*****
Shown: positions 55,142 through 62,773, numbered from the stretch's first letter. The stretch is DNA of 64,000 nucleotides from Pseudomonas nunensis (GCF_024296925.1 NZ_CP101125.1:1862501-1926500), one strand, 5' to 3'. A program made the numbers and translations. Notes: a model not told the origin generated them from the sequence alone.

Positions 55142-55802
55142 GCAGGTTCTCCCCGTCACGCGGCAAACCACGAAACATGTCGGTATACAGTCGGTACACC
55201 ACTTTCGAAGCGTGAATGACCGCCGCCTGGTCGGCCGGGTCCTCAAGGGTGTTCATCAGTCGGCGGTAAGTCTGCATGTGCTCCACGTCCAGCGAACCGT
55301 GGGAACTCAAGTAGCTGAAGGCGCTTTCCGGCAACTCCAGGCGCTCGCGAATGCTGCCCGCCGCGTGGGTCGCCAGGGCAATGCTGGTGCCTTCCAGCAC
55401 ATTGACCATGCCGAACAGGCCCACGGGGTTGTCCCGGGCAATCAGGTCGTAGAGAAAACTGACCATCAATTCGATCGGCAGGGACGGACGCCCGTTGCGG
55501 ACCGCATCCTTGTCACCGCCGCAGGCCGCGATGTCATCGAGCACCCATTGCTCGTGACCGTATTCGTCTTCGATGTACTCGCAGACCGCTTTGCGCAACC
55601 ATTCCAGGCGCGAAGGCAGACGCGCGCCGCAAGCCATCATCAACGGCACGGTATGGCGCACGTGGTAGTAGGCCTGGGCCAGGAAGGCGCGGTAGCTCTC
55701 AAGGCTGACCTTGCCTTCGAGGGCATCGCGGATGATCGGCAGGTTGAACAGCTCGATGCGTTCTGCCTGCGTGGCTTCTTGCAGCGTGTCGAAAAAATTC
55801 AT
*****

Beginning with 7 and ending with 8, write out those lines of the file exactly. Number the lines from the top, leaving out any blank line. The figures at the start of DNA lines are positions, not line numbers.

55501 ACCGCATCCTTGTCACCGCCGCAGGCCGCGATGTCATCGAGCACCCATTGCTCGTGACCGTATTCGTCTTCGATGTACTCGCAGACCGCTTTGCGCAACC
55601 ATTCCAGGCGCGAAGGCAGACGCGCGCCGCAAGCCATCATCAACGGCACGGTATGGCGCACGTGGTAGTAGGCCTGGGCCAGGAAGGCGCGGTAGCTCTC